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Previously known as Entrepreneurs’ Relief (ER) before 6 April 2020, Business Asset Disposal Relief reduces the rate of Capital Gains Tax on disposals of some assets in which a business holds from 20% to 10%.
In order to create a more diligent process in which to determine validity of claims, a number of changes specific to business owners and their management were introduced in the 2018 Autumn Budget. These changes impacted the number of shareholders allowed to claim.
The ‘holding period’
Individuals (shareholders) will need to hold the shares for at least 24 months before they can claim BADR on the disposal of shares. This change came into effect on disposals made on or after 6 April 2019.
Business Asset Disposal Relief and share transactions
You will benefit from Business Asset Disposal Relief if:
Definition of officer, director or employee
Exception to two year shareholding rule
If the share transaction takes place as a company buyback of shares Business Asset Disposal Relief may be available. But, you will need to have held qualifying shares for at least five years and be employed or a director for at least two years before the buy back. There are other qualifications to satisfy when considering a company buyback of shares.
If you have not held the shares for five years or more the buy back will be treated as a dividend payment and taxed accordingly. So we are looking at over 38% rate of tax for higher rate tax payers compared with 10% if you qualify for Business Asset Disposal Relief.
Exception to the requirement to be working in the business
Business Asset Disposal Relief has been extended to investors. The extension is known as Investors’ Relief. Under the Investors’ Relief regime capital gains made by investors will be taxed at 10% if they satisfy the requirements for BADR with the following modifications:
Trading status and Business Asset Disposal Relief
There are cases where the question of trading causes a risk that BADR is not allowed. Sometimes we can put things right before it’s too late.
Meaning of trade
There is no statutory definition of “trade” but what is established is that “trade” includes any venture in trading.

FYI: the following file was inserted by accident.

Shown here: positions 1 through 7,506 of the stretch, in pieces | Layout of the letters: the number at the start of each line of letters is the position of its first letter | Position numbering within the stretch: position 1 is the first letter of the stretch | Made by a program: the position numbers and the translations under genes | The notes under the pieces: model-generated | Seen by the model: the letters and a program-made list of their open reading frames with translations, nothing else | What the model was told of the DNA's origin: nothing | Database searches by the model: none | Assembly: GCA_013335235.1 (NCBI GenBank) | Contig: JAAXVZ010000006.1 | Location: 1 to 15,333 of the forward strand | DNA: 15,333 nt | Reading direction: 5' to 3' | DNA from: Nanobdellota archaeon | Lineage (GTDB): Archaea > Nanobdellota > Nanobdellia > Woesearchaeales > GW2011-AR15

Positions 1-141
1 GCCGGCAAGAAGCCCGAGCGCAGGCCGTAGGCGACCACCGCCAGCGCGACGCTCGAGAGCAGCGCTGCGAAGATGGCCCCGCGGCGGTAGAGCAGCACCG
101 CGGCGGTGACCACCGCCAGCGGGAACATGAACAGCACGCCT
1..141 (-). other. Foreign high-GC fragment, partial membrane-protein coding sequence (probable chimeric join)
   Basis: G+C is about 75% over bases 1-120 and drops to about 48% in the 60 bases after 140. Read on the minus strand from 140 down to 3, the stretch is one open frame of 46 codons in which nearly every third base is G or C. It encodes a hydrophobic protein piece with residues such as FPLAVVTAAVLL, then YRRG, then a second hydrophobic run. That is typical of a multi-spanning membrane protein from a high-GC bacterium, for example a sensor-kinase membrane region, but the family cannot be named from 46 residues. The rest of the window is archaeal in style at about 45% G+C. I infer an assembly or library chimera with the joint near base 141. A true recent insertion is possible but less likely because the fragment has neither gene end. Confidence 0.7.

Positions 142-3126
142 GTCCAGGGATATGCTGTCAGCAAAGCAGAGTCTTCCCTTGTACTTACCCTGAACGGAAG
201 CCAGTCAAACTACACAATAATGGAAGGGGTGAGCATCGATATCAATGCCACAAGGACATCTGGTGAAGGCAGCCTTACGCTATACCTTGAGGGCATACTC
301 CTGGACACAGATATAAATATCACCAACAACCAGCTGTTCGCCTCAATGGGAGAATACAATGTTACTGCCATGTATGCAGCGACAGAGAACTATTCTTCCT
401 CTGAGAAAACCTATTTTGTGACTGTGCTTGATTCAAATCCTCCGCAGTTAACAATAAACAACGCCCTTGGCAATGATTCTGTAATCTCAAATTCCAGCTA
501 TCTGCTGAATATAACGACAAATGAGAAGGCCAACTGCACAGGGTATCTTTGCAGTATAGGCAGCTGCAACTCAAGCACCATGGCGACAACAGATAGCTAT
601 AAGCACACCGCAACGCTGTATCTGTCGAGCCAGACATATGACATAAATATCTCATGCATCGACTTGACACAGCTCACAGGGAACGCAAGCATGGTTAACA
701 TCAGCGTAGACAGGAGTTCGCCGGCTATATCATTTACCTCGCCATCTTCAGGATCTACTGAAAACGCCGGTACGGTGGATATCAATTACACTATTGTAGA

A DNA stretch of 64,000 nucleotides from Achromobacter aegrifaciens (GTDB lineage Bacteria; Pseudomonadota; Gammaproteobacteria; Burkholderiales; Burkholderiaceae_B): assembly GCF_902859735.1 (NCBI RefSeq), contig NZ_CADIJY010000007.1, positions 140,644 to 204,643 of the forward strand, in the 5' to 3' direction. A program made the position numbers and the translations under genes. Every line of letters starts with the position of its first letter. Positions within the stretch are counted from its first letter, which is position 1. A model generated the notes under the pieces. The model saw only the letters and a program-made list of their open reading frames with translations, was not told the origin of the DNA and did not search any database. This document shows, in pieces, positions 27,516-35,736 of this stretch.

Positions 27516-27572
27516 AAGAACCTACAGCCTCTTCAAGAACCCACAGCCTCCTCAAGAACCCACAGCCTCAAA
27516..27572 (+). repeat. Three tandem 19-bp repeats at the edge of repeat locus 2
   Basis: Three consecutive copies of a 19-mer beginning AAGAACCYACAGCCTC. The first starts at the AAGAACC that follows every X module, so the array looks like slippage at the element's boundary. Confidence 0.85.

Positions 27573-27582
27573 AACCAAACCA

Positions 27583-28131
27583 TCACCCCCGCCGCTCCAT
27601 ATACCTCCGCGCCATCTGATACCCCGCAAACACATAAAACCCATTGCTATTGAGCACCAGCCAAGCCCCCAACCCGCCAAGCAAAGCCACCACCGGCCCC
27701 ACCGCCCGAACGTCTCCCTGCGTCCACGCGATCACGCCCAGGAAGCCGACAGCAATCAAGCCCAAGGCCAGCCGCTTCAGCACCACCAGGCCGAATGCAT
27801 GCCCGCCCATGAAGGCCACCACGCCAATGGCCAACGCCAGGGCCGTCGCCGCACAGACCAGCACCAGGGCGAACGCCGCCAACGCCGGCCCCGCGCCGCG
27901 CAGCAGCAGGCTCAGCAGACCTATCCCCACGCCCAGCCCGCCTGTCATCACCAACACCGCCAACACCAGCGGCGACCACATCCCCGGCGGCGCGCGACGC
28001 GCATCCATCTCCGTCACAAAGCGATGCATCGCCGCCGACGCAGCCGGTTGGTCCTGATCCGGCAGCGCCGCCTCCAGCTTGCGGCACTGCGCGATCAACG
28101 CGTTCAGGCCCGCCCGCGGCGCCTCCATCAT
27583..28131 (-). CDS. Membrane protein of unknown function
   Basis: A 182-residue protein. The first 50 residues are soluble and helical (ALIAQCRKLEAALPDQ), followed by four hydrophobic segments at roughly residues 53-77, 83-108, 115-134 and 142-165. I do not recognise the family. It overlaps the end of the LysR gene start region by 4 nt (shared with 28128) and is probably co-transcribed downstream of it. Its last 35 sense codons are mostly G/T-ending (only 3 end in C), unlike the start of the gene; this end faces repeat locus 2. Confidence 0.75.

Termination of trade
The trading requirement will be available if the company has ceased trading provided the company:
Many businesses include a mix of trading and non-trading activities. Examples of non-trading activities can include:
The legislation provides that companies and groups with mixed business and non-business trading income can be regarded as trading for the purposes of Business Asset Disposal Relief if the overall business does not include to a “substantial extent” non trading activities. If a company has foreign operations HMRC will consider all company activities, including activities overseas.
Meaning of substantial
Whilst not legislated, it is widely understood that HMRC interprets “substantial” as over 20%. The next question is how non-trading activities are assessed as substantial. The answer is, HMRC considers:
Trading company status and joint ventures
If a company or a member of its group participates in a joint venture the trading status of each company should be considered separately. The trading status of the joint venture company can be “borrowed” by the holding company if the joint venture is considered trading. An individual shareholder holding shares in the holding company will need to establish at least a 5% interest in the trading company.
There are tests set out in the legislation we can run to calculate whether the direct and indirect shareholdings are sufficient to satisfy the conditions necessary to claim Entrepreneurs Relief.
Obtaining HMRC’s status on trading
It is not uncommon to find that the lines between trading and non-trading status are blurred. Companies can seek HMRC’s opinion as to its trading status. Obtaining an opinion from HMRC may improve the chances of successfully claiming Business Asset Disposal Relief.
An opinion on trading status from HMRC does not mean that the share transaction will qualify for Business Asset Disposal Relief. HMRC will not comment on the position of individual tax payers.
If an opinion from HMRC is not good, changes can be made to the business to bring it within a trading company. Given this takes time an opinion should be considered sooner rather than later.
How can we help?
If you would like to discuss the advantages of Business Asset Disposal Relief or for more information on how we can help, please contact Paul Twydell. Paul is a Partner who heads up our Corporate Tax team, dealing with corporation tax compliance and advisory matters.
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